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Custom, grown blind with Age, must be your guide;
The Gods, to curse Pamela with her pray’rs,
But, Madam, if the fates withstand, and you
Thus' Voiture's i early care still shone the same,
Now crown'd with Myrtle, on th' Elysian coast,
1 Mademoiselle Paulet. P.
Rambouillet. He was believed to have been the ? [The Duke of Montausier, governor to the original of Molière's Misanthrope.] Dauphin son of Louis xiv., married Mdlle, de
EPISTLE1 TO THE SAME, ON HER LEAVING THE TOWN
AFTER THE CORONATION?
S some fond Virgin, whom ber mother's care
She went, to plain-work, and to purling brooks,
Some Squire, perhaps you take delight to rack ;
40 1 [This Epistle is cited by M. Taine (Lit. Bowles. (James Moore Smythe.] Originally, acAngl. iv. C. 7) to exemplify the realistic element cording to Warburton (cited from Ruffhead by which, according to his theory, was no more Carruthers) : absent from Pope than from any of the contem- 'So fair Teresa gave the town a view.' porary English poets.]
4 [Sheridan may have remembered this pasCoronation.] Of King George the first, sage, when writing the famous scene between
Sir Peter and Lady Teazle, School for Scandal, 1715
3 The assumed name of Teresa Blount, under Act 11. Sc. 1.) which she corresponded for many years with a 5 [According to Dr Johnson, the word whist Mr Moore, under the feigned name of Alexis. was vulgarly pronounced whisk.]
So when your Slave, at some dear idle time,
In the first edition it is the blush of Par- secution, and he promised to leave the thiri thenissa,' which was the principal designation Dialogue unfinished and suppressed. This affair of Martha Blount in the correspondence of the occasioned this little beautiful poem, to which sisters with James Moore. Carruthers. it alludes throughout, but more especially in the
2 To enter into the spirit of this address, it is four last stanzas. Warburton. Lady Frances necessary to premise, that the Poet was threaten- Shirley was fourth daughter of Earl Ferrers, who ed with a prosecution in the House of Lords, had at that time a house at Twickenham. No: for the two poems entitled the Epilogue to the withstanding her numerous admirers, she died Satires. On which with great resentment a- at Bath, unmarried, in the year 1762 Bowls gainst his enemies, for not being willing to dis- [Bowles thinks the Third Dialogue alluded to be tinguish between
Warburton to be the fragment 1740' discover! 'Grave cpistles bringing vice to light' after Pope's death among his papers by Boling and licentious libels, he began a Third Dialogue, broke; but there is no evidence to support this more severe and sublime than the first and second; plausible conjecture.] which being no secret, matters were soon com
3 [Pallas Athene.] promised. His enemies agreed to drop the pro- 4 A famous toy-shop at Bath. Warburton
‘But, Friend, take heed whom you attack;
“You'll bring a House (I mean of Peers)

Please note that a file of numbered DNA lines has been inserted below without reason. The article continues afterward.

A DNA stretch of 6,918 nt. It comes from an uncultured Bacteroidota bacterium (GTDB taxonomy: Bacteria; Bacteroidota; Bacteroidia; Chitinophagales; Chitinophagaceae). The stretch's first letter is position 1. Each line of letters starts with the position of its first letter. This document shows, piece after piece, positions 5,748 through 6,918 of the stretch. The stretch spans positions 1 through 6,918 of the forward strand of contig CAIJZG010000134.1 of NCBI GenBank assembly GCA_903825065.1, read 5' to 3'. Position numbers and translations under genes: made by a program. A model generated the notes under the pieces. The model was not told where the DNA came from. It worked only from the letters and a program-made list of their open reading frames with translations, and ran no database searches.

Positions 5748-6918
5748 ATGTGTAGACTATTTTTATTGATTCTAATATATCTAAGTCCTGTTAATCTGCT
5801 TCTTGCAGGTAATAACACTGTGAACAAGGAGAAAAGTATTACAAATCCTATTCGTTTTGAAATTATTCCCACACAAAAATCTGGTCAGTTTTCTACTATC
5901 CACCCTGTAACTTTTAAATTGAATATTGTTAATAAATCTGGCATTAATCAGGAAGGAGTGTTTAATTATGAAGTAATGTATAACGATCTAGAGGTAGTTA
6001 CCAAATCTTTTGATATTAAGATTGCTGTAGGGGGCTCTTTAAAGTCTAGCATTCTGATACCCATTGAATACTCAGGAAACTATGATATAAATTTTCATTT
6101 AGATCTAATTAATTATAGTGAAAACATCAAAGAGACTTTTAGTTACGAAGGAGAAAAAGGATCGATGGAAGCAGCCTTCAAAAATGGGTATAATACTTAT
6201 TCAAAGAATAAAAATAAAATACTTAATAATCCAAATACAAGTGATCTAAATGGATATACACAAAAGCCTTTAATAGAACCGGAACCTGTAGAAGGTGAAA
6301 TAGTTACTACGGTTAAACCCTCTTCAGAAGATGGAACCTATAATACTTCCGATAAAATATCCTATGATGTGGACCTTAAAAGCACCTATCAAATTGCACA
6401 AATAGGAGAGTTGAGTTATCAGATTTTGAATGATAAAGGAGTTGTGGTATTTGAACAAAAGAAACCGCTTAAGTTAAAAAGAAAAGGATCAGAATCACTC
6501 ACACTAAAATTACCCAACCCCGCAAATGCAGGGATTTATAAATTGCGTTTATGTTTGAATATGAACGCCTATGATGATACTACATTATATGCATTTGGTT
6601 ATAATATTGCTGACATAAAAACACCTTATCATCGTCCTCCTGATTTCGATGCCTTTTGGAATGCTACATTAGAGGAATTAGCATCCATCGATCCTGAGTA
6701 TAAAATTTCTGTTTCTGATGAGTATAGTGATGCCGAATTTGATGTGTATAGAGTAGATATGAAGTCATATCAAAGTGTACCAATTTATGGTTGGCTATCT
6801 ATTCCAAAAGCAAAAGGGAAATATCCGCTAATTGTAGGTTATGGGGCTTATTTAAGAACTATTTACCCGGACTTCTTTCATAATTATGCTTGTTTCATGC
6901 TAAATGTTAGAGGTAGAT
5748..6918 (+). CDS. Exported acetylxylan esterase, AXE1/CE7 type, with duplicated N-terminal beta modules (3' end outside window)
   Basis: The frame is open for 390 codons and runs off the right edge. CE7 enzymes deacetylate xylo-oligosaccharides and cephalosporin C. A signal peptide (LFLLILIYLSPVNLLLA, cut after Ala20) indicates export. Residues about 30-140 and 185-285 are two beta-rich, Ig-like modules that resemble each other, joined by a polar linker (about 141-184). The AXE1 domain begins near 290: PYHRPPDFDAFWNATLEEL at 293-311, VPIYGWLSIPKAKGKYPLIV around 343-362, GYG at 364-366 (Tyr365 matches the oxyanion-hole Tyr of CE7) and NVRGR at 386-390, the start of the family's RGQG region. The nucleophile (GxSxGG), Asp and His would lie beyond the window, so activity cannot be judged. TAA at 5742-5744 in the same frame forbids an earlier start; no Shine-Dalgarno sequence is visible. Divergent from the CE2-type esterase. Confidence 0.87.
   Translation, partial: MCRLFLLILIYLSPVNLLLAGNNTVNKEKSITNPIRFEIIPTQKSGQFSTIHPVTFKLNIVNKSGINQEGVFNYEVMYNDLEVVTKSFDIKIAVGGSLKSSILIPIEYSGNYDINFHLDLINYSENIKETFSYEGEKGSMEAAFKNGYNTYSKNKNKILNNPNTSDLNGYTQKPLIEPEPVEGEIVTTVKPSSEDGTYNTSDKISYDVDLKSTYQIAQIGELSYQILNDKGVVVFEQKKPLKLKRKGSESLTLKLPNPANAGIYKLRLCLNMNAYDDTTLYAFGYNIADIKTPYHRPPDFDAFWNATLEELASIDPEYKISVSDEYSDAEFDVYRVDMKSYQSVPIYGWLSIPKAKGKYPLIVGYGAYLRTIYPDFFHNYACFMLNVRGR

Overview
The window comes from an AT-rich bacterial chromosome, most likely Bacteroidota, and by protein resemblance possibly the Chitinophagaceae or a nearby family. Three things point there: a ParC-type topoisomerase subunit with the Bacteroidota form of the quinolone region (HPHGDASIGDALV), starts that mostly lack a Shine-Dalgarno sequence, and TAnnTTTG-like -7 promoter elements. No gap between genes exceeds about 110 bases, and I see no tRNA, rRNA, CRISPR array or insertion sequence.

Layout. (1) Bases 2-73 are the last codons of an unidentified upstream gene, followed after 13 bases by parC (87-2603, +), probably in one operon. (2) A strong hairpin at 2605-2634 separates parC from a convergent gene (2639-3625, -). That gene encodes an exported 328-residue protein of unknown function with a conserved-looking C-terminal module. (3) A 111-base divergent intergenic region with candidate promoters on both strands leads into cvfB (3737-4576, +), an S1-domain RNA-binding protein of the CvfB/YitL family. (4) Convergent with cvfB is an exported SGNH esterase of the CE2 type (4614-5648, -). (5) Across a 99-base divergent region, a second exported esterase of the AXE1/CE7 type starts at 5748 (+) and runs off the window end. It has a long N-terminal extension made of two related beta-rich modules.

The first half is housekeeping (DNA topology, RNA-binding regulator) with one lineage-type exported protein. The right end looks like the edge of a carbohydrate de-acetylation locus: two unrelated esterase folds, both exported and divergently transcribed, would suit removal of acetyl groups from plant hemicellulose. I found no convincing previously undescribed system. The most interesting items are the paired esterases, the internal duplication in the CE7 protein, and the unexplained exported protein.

•L...... and all about your ears?
. And run, on ivory, so glib,
Nor stop at Flattery or Fib.
* I tell ye, fool, there's nothing in't :
'In Dryden's Virgil see the print 3. ‘Come, if you'll be a quiet_soul,
• That dares tell neither Truth nor Lies”, "I'll lift you in the harmless roll
"Of those that sing of these poor eyes.'
' His saltem accumulem donis, et fungar inani
VIRG. (Æn. Vir. vv. 885, 6].
[No observations would be called for upon these Epitaphs, composed at different periods of Pope's life, were it not that they were subjected to a minute, and indeed a petty, criticism by Dr Johnson, in his Dissertation on the Epitaphs written by Pope, (contributed to a paper called the Universal Visitor in 1756, and afterwards thought worthy of republication in the Idler.). Johnson's criticisms, though occasionally just, are in this instance too thoroughly in the Ricardus Aristarchus style to need quotation. Perhaps the most pointed is that on the Epitaph on Rowe, concerning which Johnson remarks that 'its chief fault is that it belongs less to Rowe than to Dryden, and indeed gives very little information concerning either.' The Epitaph on Newton, (which he afterwards declared to Mrs Piozzi to be little less than profane, as designed for the tomb of a Christian in a Christian Church,) the Dissertation condemned because the thought is obvious, and the words night and light too nearly allied !' Johnson afterwards remembered (Hayward's Autobiography, &c. of Mrs Piozzi, 11. p. 159) that something like this was said of Aristotle,' but 'he forgot by whom.' Pope's Epitaphs—with the exception of the charming lines on Gay-only rise above the ordinary level of this class of compo. sition, because that level is so extremely low.]
· Lambeth; alluding to the Scandal hinted 4 i.e. If you have neither the courage to at in Epil. to Satires, Dial. 1. v. 120. Carru- write Satire, nor the application to attempt an thers.
He was then meditating on such 2 The Dunciad. Warburton.
a work. Warburton. 3 The Epistle to Arbuthnot. Warburton.
ON SIR WILLIAM TRUMBAL, One of the Principal Secretaries of State to King WILLIAM III. who having resigned his Place, died in his Retirement at Easthamsted in Berkshire, 17163.
Sincere, tho prudent; constant, yet resign'd:
[As to Dorset, cf. Imitations of English is the subject of Pope's epitaph.) Poets in Juvenile Poems, p. 183.]
3 [As to Sir William Trumball, see note to ? [Thomas Sackville, first Lord Buckhurst p. 13.) The first six lines of this epitaph were and first Earl of Dorset, author of the Mirror originally written for John Lord Caryll, afterfor Magistrates, and Gorboduc, the first English wards Secretary of State to the exiled king tragedy, died in 1608. Edward, Earl of Dorset, James II.; the remainder of the same epitaph was a prominent Royalist in the first part of the on Caryll being inserted in the Epistle to Jervas. Civil war, and was, according to Clarendon, dis- Athenæum, July 15th, 1854 tinguished for his wit and learning. His grandson